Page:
The deconsecrated Jesuit church, Chiesa del Gesù, is an unusual structure of two churches, one on top of the other. Originally built between 1498 and 1505, it was altered in the 16th century by Giorgio Vasari and the upper church today houses the Diocesan Museum. Its best-known works are by Fra Angélico: Annunciation, a triptych with the Virgin and Child, and scenes from the life of St. Dominic. Also worth noting are Pietro Lorenzetti's Crucifixion and Madonna, altar-pieces by Luca Signorelli and Sassetta, a Roman sarcophagus from the second century AD, and the 15th-century Vagnucci Reliquary of gilded bronze, silver, and precious stones. The lower church has rich fresco decoration painted or designed by Giorgio Vasari in the 16th century and a painted terracotta Descent from the Cross from about 1500.
Address: Piazza del Duomo 1, Cortona
3 Museo dell'Accadémia Etrusca e della Città di Cortona (Archaeology Museum)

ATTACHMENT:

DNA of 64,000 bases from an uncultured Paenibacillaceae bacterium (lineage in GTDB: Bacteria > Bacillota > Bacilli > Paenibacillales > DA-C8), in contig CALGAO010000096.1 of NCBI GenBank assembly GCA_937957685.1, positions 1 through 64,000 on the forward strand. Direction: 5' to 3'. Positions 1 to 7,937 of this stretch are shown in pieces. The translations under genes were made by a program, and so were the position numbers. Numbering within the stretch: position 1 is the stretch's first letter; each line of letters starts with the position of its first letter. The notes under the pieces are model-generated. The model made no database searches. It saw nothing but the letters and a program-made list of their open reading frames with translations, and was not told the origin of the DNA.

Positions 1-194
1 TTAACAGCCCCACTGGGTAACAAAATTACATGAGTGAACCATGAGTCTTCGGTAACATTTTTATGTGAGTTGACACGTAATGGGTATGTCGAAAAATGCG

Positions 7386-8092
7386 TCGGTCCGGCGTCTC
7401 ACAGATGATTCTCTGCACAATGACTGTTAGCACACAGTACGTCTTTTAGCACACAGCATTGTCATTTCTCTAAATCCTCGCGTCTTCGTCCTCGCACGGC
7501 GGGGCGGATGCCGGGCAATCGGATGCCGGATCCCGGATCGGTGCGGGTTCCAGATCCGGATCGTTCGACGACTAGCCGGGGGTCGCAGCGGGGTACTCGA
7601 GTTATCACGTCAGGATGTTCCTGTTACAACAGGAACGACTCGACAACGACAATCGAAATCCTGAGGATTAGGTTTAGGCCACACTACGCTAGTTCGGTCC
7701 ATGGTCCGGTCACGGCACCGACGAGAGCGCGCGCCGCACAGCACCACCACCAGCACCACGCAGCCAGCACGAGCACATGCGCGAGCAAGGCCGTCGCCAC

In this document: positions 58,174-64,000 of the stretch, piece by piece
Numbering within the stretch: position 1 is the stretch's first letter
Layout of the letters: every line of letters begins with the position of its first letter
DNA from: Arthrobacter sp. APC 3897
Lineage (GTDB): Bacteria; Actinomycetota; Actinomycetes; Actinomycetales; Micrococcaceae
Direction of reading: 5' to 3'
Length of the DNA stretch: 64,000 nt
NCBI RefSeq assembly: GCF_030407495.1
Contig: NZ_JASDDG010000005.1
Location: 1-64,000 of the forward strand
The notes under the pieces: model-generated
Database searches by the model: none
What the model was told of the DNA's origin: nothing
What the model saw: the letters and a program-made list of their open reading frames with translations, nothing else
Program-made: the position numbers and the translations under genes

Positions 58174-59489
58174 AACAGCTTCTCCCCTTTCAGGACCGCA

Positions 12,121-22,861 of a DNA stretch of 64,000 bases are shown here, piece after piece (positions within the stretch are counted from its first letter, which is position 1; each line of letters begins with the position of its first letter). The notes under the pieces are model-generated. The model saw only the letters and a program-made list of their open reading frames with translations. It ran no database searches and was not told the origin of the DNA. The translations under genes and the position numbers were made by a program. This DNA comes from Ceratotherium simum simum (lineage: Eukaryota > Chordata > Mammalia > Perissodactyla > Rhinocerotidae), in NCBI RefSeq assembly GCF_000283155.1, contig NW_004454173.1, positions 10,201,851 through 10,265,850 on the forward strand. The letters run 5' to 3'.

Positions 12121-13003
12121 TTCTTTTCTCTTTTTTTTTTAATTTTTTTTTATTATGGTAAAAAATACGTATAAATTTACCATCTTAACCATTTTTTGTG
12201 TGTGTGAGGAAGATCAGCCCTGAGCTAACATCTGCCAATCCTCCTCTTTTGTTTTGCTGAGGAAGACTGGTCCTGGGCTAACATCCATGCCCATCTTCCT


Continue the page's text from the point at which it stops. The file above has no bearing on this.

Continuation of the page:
The Palazzo Pretorio houses the Accadémia Etrusca museum, containing Roman and Egyptian antiquities as well as Etruscan material. Its greatest treasure is an Etruscan bronze lamp of the fifth century BC. Other priceless Etruscan bronzes include statues of a winged goddess and of Jupiter hurling a thunderbolt, both from the seventh to sixth centuries BC. The Egyptian section of the museum displays a rare funerary boat of painted wood from the 12th Dynasty, about 2000 BC, in addition to several sarcophagi. There are also coins, medals, ceramics, and paintings by Italian masters of the 13th to 17th centuries.